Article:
Friday, February 24, 2012


I hiked the Peralta Trail again. I have no idea what I was thinking—I must have been crazy to think it was a good idea. Nonetheless, early Saturday morning, me, my husband, two sons, a grandson, a daughter and her three children, and a friend head out to the trail.

Here’s a picture of us at the beginning. Full of hope. My husband stayed behind to tend the two girls and my daughter took her baby along. She didn’t have a backpack, so she put the baby’s bottle and her water bottle in my grandson’s pack. Baby snacks and diaper wipes are put into mine. (This was a very bad idea.)

Last year, I hiked the trail with my youngest son, Benjamin, and my youngest daughter, Christina. They are in way better shape than I am, but my son stayed by my side and helped me up the rocks and encouraged me when I was tired. My daughter went ahead and stopped occasionally to wait for us, and then took off again.

This year, my two sons and my grandson went ahead at their young-manly pace. (My thought is they were each trying to show the other one up.) My daughter and her friend and I started out together but it didn’t take long to discover who was in better shape. My daughter with her baby tied around her middle outpaced me easily. Her friend, I’m sure, could have made it up with the young men, but stayed with my daughter and visited.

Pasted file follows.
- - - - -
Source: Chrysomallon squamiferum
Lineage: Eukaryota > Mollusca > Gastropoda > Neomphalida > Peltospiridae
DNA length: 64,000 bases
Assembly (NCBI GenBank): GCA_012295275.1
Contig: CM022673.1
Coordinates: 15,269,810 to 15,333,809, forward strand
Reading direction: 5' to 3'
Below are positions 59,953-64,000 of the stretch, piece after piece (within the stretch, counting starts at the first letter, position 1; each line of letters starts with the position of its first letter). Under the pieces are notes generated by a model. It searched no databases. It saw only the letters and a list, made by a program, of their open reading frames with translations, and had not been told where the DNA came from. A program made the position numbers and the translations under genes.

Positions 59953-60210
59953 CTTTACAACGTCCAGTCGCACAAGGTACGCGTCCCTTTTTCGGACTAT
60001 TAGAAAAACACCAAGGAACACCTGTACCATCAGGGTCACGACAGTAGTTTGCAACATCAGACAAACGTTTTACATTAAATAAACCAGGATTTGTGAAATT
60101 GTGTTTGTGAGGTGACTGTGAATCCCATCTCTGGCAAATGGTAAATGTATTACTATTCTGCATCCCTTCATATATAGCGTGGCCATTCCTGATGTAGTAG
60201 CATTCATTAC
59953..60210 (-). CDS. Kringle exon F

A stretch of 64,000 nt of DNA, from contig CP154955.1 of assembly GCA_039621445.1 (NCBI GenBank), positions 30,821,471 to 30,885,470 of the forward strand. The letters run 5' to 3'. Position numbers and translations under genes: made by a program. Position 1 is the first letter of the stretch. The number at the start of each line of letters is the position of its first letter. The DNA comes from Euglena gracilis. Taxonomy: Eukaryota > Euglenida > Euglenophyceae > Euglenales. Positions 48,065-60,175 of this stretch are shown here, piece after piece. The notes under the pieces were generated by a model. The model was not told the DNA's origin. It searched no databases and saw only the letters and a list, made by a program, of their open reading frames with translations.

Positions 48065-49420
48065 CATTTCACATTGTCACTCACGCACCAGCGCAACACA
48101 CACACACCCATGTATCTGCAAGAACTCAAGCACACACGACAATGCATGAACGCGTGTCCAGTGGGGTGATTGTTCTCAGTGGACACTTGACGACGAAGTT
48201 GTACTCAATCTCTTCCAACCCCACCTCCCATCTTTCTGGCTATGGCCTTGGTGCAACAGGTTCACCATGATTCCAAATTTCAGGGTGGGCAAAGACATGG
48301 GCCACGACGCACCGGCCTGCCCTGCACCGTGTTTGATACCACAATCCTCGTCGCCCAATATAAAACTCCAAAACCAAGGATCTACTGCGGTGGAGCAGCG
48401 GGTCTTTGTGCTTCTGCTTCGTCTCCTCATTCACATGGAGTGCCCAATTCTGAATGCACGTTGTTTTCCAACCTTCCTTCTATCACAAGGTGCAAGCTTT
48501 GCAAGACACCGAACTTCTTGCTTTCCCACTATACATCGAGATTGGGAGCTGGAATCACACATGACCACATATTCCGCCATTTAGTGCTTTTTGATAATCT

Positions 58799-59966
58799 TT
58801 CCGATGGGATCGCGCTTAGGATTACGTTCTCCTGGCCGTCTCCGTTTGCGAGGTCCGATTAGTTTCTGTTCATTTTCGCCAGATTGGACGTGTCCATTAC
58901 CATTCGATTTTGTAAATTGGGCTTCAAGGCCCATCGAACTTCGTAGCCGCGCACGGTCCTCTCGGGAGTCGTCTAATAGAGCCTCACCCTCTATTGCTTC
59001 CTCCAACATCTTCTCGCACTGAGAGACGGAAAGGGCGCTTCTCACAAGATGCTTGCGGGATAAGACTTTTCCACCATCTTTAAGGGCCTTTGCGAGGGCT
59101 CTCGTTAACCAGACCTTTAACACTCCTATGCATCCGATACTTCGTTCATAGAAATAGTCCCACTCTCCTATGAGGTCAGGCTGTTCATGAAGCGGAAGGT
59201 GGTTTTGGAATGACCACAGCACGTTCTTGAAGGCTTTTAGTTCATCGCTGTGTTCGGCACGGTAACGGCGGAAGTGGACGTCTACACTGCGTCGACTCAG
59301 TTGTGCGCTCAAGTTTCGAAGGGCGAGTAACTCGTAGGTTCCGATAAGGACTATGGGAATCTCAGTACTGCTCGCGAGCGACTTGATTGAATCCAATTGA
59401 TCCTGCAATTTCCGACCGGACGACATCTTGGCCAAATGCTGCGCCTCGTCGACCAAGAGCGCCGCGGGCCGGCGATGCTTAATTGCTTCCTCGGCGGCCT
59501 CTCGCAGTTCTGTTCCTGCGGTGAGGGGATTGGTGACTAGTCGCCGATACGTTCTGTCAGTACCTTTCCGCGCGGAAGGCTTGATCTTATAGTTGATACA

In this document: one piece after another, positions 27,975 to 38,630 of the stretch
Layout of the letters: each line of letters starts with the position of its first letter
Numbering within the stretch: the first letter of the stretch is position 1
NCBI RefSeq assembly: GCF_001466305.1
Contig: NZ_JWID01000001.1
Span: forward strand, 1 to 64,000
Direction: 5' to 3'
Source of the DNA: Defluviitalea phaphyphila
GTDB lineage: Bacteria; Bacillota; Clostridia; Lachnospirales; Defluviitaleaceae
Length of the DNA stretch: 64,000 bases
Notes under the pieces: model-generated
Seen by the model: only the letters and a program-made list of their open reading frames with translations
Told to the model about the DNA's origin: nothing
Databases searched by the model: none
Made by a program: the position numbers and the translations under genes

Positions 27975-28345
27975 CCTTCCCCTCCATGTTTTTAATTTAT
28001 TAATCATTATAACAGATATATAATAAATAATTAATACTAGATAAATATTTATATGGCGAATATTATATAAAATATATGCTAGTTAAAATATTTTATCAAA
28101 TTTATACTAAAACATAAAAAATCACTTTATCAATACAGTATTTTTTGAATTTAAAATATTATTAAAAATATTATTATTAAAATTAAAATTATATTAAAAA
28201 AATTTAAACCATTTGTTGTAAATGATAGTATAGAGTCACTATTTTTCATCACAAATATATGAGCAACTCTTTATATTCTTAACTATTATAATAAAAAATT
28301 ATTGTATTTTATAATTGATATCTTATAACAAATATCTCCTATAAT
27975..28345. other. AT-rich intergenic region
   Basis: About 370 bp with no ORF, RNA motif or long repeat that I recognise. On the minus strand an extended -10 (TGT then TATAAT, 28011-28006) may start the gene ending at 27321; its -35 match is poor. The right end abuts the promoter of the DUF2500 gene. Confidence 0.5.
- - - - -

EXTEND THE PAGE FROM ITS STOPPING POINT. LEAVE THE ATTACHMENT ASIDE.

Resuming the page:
I was alone.

Sheer cliffs
I was soon discouraged and wanted to quit. Although this daughter and her friend stopped occasionally to see if I was okay; as soon as I appeared around the bend, they went on their way. There was no one to talk to, no one to share the experience with, no one to struggle beside.

The beginning of the trail is that way.
I was in the abominable pit with sheer cliffs around me. I couldn’t see the beginning, nor could I see the end. This is when I started thinking of life’s comparisons, and why it was more fun on my first trip.

The end is off to the left somewhere.
Whether we’re having a good experience or a bad experience, life is better with someone to share it with. People need people. I don’t think there’s a truer statement.

I had plenty of water, plenty of snacks to keep me going. But I didn’t care if I made it because I was by myself. I finally got to the switchbacks, and figured I’d just stay there until my group came back down. And then I saw my son, and I flumped down onto the dirt. He knew I was safe, I didn’t have to go further.

He saw me and ran down to me, and asked if I was okay. He held my hand and literally pulled me up to the top. When we got there, he said, “Now that you’ve made it all the way, don’t you feel better?”
My son and grandson, heroes.

I did, indeed, feel better.

I had finished my course, and someone cared enough to help me.

On the way back down, my grandson stayed by my side, and we had a good visit along the way.

A view from the top. (That's not me.)
Although we each have our own journey through this life, it is much better when we share our lives with others. It makes a huge difference when others are there, and we need to remember that when we see friends or neighbors who are struggling and alone. It takes such a small effort to reach out and help someone—but it could make a huge difference in their life.
Mother and daughter and baby finished the hike.

Life is easier with someone by our side, encouraging us and helping us.

1 comment:

Anonymous said...

OMG, do you see whats happening in Syria? In spite of a brutal government crackdown, the manifestations continue